Exercise offers a powerful distraction from cravings. When your body is active, it sends out natural chemicals that help your mood and ease your stress. Walking is one of the easiest exercises for most people. Choosing a few different activities might help you stay motivated, though. Set aside time to be physically active every day -- especially in the first month after you've quit smoking.
Fill Your Calendar
During the first few weeks after you kick the habit, fill your days with things you want or need to do. Make plans to eat meals with family or friends, and try to steer clear of smoking temptations. The busier you are, the more distracted you'll be from the urge to smoke.
Put Something Else in Your Mouth
Part of the urge to smoke is having something in your mouth. In place of a cigarette, pop in sugar-free chewing gum, hard candy, or a healthy snack when you feel like you want to light up. Be sure to have something with you at all times. If you're concerned about gaining weight, stick with low-calorie options.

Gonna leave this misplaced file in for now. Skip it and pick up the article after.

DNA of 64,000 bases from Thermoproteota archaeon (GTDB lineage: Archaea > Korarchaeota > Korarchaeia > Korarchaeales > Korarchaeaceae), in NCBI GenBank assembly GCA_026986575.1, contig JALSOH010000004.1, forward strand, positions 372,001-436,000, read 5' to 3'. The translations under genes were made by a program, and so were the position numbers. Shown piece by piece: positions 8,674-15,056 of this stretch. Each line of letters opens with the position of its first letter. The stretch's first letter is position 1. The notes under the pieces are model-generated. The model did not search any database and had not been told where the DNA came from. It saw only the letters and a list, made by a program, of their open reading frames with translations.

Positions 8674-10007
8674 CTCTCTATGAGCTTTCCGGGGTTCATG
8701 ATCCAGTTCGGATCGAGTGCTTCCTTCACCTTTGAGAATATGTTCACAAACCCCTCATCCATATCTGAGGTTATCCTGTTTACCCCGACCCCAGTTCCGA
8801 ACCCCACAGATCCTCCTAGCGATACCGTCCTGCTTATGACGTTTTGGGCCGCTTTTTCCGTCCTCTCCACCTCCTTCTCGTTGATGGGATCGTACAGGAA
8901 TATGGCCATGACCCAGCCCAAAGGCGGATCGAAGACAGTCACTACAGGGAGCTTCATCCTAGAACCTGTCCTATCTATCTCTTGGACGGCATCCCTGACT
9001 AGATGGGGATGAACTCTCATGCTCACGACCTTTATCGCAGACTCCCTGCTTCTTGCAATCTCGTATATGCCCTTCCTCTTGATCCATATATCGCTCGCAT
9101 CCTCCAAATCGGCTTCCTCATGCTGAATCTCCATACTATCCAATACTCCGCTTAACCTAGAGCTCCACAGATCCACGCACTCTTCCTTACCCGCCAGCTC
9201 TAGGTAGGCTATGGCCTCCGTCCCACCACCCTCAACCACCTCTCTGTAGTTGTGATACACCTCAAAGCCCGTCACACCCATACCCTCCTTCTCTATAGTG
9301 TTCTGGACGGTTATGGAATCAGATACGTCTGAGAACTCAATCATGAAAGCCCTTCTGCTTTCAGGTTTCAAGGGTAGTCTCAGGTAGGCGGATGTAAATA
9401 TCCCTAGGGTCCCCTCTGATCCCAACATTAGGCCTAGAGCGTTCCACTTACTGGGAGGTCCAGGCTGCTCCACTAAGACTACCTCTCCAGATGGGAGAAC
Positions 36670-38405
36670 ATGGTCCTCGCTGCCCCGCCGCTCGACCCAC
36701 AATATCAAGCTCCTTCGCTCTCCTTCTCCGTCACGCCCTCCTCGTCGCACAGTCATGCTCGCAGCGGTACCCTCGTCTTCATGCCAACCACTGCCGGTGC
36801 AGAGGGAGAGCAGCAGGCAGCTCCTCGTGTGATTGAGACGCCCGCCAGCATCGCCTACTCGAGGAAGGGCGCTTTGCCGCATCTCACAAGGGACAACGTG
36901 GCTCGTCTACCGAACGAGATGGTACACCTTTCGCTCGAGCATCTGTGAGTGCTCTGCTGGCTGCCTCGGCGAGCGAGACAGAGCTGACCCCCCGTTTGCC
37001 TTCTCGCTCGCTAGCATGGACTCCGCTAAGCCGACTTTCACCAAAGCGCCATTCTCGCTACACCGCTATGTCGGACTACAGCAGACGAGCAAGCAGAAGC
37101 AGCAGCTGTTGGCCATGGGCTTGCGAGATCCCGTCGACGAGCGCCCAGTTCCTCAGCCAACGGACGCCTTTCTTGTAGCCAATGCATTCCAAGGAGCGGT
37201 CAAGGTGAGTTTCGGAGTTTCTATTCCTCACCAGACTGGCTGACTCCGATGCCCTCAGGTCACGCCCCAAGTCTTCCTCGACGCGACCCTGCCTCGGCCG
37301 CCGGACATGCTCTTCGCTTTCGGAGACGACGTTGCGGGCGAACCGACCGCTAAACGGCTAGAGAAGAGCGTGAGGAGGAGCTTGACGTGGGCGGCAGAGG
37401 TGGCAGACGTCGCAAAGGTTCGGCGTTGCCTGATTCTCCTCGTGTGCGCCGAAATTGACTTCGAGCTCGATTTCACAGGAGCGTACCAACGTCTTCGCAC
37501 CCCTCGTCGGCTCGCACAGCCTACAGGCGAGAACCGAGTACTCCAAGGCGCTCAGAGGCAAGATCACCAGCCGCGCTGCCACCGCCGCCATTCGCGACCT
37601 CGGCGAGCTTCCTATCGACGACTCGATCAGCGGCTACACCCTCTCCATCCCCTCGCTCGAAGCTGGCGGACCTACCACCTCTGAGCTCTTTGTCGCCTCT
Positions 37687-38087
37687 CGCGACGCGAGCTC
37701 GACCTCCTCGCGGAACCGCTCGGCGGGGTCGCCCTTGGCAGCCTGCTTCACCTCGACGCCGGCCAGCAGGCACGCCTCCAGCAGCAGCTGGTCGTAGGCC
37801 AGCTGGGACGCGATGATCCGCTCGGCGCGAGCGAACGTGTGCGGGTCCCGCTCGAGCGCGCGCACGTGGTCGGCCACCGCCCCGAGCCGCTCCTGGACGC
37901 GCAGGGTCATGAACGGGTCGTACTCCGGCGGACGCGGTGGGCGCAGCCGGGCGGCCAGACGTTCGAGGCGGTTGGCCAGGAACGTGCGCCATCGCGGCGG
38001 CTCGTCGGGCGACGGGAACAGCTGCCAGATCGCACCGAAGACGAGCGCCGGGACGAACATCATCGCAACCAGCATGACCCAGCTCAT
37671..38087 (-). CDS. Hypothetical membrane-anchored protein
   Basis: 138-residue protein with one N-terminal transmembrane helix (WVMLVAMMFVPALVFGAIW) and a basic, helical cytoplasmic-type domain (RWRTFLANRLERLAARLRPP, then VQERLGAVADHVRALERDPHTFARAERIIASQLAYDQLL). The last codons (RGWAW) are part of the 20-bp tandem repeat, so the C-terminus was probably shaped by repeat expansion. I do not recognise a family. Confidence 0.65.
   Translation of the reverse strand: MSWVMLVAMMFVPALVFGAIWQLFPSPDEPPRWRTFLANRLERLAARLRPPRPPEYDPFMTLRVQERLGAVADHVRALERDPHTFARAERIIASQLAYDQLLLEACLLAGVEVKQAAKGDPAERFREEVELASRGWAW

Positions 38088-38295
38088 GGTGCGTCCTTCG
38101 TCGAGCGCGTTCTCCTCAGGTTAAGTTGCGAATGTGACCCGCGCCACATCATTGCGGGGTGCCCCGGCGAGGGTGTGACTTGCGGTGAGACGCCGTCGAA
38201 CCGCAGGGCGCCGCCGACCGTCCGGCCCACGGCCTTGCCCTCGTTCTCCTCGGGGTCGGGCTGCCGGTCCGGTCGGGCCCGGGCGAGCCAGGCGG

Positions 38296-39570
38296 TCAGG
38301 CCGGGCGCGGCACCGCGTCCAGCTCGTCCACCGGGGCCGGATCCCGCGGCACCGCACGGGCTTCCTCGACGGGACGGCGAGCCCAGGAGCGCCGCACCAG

Secure a Lifeline
Ask someone to be there for you when you need support. The best choice is a friend who is also a former smoker. But anyone who cares for you and wants you to quit smoking can help when times get tough.
For more WebMD tips on how to quit smoking, click "Next".
Caffeine helps some people get going in the morning and stay alert when they're tired. But it makes others feel tense, jittery, and stressed. Breaking your nicotine addiction can boost those effects. If caffeine makes you jumpy or anxious, cut back on it.
Be Alert to Bad Moods
Negative emotions -- stress, anger, frustration -- are another common reason people go back to smoking. Bad moods happen to everyone, and chances are you'll feel more than your fair share of them during the first few weeks of quitting. Find ways to distract yourself. Get together with friends or do something else you really enjoy.